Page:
President Donald Trump, the self-proclaimed champion of American workers, promised in a tweet to announce “Big TAX REFORM AND TAX REDUCTION.”
What he delivered Wednesday was tax simplification of a sort, but focused far more on tax cuts that would be a huge bonanza for big business and the 1 percent, and that would cost many middle-class Californians big money.
Trump didn’t even unveil the tax plan himself, but dispatched his chief economic adviser and treasury secretary to hand out a one-page outline that largely repeats his campaign proposals:
▪ Slash the top corporate tax rate from 35 percent to 15 percent, even though many companies already take advantage of loopholes and creative accounting to pay far less.
▪ Grant that lower rate to many business partnerships that file personal tax returns and now pay a top rate of 39.6 percent. They range from mom-and-pops to hedge funds and real estate empires like Trump’s.
▪ Repeal the alternative minimum tax, created in 1970 to stop the rich from using loopholes to avoid paying taxes. The AMT added $31 million to Trump’s own tax bill in 2005, which otherwise would have been only $5 million on $150 million.
▪ End the 3.8 percent surtax on investment income that helps fund Obamacare, a proposal also part of his failed Trumpcare. That’s another big tax break for the wealthy.
▪ Kill the estate tax, saving the heirs of family fortunes $300 billion over a decade, perhaps even the Trump clan.
For most of us, Trump’s tax blueprint would be a mixed bag.
It would double the standard deduction, eliminating federal taxes on the first $24,000 of income a year for a married couple, and increase the write-off for child care.
But the plan would end all itemized deductions except for mortgage interest and charitable donations. That would be a big hit for Californians who deduct state and local taxes. In 2013, 5.8 million taxpayers in the state deducted an average of $5,624.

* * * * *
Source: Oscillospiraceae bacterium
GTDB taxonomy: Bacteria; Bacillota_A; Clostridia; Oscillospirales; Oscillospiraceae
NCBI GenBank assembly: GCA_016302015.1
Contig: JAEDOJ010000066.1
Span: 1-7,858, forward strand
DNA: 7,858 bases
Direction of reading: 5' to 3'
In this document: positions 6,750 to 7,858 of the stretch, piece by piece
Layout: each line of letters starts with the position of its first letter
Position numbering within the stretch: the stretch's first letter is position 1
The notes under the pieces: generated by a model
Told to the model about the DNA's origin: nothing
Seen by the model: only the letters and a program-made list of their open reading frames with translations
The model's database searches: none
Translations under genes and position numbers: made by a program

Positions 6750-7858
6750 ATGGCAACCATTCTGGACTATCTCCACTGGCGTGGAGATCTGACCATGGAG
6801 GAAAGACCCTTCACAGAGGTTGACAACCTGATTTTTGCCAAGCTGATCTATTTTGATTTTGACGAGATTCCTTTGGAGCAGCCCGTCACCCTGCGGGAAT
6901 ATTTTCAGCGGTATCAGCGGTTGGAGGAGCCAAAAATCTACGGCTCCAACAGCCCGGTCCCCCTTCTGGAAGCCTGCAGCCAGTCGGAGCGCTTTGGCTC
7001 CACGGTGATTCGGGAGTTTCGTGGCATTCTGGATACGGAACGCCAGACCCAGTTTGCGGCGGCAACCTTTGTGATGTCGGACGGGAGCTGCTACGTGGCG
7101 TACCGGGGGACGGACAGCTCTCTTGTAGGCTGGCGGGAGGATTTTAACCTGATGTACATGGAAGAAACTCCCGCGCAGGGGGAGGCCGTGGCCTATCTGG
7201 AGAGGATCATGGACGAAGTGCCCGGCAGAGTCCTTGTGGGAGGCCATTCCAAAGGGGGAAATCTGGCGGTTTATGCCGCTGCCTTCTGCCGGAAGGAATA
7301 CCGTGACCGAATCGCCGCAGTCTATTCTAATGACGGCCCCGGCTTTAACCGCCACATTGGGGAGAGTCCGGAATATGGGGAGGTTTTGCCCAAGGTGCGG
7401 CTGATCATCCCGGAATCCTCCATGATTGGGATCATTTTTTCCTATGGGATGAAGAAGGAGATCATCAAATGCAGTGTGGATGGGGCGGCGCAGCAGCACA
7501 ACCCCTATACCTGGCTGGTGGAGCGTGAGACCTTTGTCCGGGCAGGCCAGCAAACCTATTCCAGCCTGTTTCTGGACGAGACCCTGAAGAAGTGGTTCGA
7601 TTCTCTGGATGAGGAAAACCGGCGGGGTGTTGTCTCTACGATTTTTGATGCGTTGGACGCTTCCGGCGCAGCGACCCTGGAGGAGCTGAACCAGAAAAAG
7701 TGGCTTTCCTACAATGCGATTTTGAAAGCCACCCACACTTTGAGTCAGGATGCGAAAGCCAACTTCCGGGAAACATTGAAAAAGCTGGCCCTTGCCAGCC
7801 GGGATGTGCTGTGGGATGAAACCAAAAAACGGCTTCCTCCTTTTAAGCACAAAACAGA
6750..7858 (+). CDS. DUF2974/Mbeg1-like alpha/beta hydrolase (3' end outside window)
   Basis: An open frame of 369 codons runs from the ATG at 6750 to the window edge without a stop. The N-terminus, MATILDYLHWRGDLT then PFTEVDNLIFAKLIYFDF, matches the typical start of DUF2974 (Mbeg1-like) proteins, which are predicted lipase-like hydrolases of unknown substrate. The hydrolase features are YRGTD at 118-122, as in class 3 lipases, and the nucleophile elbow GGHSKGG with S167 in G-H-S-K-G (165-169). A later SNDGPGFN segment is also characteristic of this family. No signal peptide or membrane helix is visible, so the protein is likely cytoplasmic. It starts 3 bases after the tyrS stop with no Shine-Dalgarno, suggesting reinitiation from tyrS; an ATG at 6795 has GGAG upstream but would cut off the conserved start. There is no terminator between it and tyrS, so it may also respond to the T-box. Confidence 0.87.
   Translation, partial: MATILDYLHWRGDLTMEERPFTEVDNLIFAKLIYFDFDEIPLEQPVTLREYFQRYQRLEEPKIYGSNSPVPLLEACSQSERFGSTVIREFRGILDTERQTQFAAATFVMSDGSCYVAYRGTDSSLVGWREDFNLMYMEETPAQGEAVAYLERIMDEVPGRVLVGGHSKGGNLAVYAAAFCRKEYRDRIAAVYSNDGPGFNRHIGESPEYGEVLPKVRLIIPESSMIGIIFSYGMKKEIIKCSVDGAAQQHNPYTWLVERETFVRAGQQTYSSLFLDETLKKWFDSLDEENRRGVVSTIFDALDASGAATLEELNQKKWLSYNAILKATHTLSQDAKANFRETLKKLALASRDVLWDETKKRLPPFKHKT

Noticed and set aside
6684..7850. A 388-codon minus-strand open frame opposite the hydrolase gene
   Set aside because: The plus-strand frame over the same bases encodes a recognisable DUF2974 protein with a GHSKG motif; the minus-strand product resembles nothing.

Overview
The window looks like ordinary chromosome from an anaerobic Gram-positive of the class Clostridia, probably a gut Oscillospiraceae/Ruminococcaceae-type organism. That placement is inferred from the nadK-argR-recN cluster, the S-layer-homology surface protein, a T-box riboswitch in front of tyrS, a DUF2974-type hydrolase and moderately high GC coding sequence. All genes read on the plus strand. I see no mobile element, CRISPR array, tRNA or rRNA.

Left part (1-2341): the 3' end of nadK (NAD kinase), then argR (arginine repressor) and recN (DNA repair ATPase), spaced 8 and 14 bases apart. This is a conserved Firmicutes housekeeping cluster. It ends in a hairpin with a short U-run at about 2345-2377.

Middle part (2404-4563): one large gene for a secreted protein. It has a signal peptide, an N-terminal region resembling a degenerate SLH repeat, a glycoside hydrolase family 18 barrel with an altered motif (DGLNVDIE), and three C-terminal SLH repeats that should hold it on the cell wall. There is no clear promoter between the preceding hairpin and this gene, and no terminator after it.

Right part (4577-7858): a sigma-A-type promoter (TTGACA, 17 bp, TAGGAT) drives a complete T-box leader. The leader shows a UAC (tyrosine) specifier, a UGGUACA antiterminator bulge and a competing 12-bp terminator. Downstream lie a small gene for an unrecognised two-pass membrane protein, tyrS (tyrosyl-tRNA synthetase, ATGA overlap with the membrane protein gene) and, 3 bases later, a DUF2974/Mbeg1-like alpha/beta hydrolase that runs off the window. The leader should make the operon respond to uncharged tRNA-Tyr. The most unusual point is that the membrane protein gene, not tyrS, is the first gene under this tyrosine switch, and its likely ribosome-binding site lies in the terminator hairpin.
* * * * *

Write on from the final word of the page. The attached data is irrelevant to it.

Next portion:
The big simplification is to reduce the seven individual tax brackets to three – 35 percent, 25 percent and 10 percent.
Besides being unfair, Trump’s tax plan could explode federal deficits.
According to tax think tanks, cutting the corporate rate to 15 percent would reduce revenues by about $2 trillion over the first 10 years, and extending that lower rate to “pass-through” businesses by another $1.5 trillion over a decade.
That wouldn’t nearly be offset by revenue brought in by a one-time lower tax rate of 10 percent on the estimated $2.6 trillion in profits that U.S. multinational corporations have stashed overseas.
Mnuchin claims the tax cuts would pay for themselves by boosting economic growth and generating “trillions of dollars” in additional tax revenue. That sounds suspiciously like the supply-side economics of the Reagan years that produced massive federal deficits.
This is an important point because a tax cut bill that adds to the deficit requires 60 votes to pass in the Senate under current rules, and that would require some Democratic votes. Republicans worried about the federal deficit aren’t jumping on board yet, either.
Given the lack of detail and groundwork, the president’s “big” announcement seems more about adding to his list of “accomplishments” in his first 100 days than putting forward a serious proposal on tax reform and economic growth.